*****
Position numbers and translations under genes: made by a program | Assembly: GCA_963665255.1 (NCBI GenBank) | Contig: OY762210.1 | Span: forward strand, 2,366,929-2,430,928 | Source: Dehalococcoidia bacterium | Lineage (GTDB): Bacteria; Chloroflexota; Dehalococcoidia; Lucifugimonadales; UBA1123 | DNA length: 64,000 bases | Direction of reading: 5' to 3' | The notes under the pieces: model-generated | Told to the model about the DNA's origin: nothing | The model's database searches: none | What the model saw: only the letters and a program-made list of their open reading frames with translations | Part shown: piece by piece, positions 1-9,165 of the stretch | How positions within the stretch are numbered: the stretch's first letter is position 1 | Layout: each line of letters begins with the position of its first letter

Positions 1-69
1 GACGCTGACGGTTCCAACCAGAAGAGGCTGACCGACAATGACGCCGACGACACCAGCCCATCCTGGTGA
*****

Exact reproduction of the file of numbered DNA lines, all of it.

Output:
Position numbers and translations under genes: made by a program | Assembly: GCA_963665255.1 (NCBI GenBank) | Contig: OY762210.1 | Span: forward strand, 2,366,929-2,430,928 | Source: Dehalococcoidia bacterium | Lineage (GTDB): Bacteria; Chloroflexota; Dehalococcoidia; Lucifugimonadales; UBA1123 | DNA length: 64,000 bases | Direction of reading: 5' to 3' | The notes under the pieces: model-generated | Told to the model about the DNA's origin: nothing | The model's database searches: none | What the model saw: only the letters and a program-made list of their open reading frames with translations | Part shown: piece by piece, positions 1-9,165 of the stretch | How positions within the stretch are numbered: the stretch's first letter is position 1 | Layout: each line of letters begins with the position of its first letter

Positions 1-69
1 GACGCTGACGGTTCCAACCAGAAGAGGCTGACCGACAATGACGCCGACGACACCAGCCCATCCTGGTGA